On a similar note, yesterday was a very quotable day for Lily. Her friend Matt came over to play in the morning, so we skipped the gym and just hung out around the house. She really likes Matt, he's one of the only kids her age that she gets to play with outside of the gym on a regular basis. She gets super excited when I tell him he's coming over, and she'll go around prepping her toys and telling me all about what they plan to play. It was about half an hour before he was scheduled to be picked up yesterday and I decided to take them for a walk around the neighborhood in the wagon. Frankly, they were out of rooms to destroy and they'd begun to grow bored. So we loaded up and headed out. As we wandered the side streets, their conversation started to dwindle as Matt became more interested in the airplanes in the sky than what Lily had to say. Well Lily would have no part of that, so she spent the last two blocks of our walk singing the following song, which she made up on the fly. For the full effect, you have to sing it out loud in precisely the same way she did: "You are my friend!", with not only the volume but also the pitch rising as you get to the end. The same verse was repeated approximately sixty-four times, at which point I let the kids out of the wagon and Matt out of his misery.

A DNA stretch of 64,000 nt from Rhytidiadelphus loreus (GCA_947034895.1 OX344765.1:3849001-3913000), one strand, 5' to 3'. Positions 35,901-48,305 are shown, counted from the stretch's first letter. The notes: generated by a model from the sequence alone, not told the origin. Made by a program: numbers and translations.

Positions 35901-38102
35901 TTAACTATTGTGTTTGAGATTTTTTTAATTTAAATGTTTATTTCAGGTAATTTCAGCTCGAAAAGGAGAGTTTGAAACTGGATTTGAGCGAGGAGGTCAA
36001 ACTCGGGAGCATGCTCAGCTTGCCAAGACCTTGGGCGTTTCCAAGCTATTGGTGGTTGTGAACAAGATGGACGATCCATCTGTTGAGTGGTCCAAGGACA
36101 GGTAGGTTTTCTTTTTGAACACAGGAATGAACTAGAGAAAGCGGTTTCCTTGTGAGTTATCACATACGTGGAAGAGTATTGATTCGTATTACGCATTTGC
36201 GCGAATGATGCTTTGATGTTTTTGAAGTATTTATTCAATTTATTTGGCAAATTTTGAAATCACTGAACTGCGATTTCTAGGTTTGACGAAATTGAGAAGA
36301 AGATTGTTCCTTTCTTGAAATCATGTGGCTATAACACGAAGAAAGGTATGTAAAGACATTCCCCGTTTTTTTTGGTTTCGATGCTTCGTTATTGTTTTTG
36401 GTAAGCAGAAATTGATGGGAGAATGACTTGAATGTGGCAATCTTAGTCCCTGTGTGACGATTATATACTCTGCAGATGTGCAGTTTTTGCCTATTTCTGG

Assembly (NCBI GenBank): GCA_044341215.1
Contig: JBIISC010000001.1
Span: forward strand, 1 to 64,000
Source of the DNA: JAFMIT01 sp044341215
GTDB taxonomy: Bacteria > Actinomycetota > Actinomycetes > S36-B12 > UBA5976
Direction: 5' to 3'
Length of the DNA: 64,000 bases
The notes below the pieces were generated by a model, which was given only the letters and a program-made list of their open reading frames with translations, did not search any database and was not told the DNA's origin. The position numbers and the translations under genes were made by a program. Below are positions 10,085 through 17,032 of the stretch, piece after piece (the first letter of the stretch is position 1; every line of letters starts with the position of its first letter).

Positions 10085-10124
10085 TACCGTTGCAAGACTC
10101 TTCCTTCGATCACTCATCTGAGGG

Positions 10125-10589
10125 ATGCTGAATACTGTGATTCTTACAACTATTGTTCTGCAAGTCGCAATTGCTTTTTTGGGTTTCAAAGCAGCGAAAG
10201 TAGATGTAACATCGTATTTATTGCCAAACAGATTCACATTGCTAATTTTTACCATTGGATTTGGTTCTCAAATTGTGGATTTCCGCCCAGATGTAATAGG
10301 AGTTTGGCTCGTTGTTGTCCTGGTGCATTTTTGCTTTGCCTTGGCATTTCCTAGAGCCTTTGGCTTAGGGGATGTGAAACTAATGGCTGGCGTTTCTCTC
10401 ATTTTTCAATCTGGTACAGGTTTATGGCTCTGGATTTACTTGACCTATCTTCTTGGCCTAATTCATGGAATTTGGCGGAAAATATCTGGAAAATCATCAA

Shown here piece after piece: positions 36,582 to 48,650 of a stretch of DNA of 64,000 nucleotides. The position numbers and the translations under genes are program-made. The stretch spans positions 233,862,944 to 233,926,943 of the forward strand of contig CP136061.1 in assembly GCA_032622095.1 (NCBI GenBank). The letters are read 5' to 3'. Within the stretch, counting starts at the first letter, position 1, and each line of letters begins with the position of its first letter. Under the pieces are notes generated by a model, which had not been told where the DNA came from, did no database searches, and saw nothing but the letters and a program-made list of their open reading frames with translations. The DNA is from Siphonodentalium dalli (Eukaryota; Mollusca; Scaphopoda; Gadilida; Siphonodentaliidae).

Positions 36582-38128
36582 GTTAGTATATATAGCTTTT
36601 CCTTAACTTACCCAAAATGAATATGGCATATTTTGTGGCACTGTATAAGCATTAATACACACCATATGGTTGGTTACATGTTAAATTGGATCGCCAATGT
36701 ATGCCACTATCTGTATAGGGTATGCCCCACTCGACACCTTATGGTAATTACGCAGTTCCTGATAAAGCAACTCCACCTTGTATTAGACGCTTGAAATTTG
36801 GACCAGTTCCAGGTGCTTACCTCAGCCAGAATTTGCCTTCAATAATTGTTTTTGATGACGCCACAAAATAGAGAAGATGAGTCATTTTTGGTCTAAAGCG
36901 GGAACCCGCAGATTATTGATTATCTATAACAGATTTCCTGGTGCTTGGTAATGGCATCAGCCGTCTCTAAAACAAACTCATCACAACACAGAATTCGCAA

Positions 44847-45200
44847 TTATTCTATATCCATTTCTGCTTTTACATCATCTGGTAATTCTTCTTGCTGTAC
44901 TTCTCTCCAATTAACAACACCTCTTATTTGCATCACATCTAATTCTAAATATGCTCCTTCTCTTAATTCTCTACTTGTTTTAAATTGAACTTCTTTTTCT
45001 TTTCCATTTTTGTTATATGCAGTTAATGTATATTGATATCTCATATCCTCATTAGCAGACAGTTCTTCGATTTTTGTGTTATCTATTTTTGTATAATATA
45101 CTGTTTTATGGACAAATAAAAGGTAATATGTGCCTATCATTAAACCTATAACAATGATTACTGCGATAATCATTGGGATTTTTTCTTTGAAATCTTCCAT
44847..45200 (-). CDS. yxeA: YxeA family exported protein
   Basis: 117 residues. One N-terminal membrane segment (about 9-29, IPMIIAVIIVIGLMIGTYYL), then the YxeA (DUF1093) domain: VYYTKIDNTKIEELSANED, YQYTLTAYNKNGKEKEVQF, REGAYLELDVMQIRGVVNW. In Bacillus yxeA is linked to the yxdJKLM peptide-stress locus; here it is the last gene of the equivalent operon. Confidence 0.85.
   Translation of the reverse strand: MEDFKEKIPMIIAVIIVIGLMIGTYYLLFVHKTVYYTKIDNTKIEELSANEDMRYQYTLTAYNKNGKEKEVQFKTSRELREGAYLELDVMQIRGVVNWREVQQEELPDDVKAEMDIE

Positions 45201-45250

Moments later, in the back yard, they had again finished playing together and were now running around independently of one another, both happily doing their own thing but Lily again looking for some conversation. Having tried and failed to re-engage him, she resorted to another newly concocted song . ."I love you!", again rising in pitch and volume at the end, but this time the first two words were at the same level. There must be some formula based on the number of words in the verse that determines the rhyming and tone scheme. I think he was relieved when his mom showed up to get him.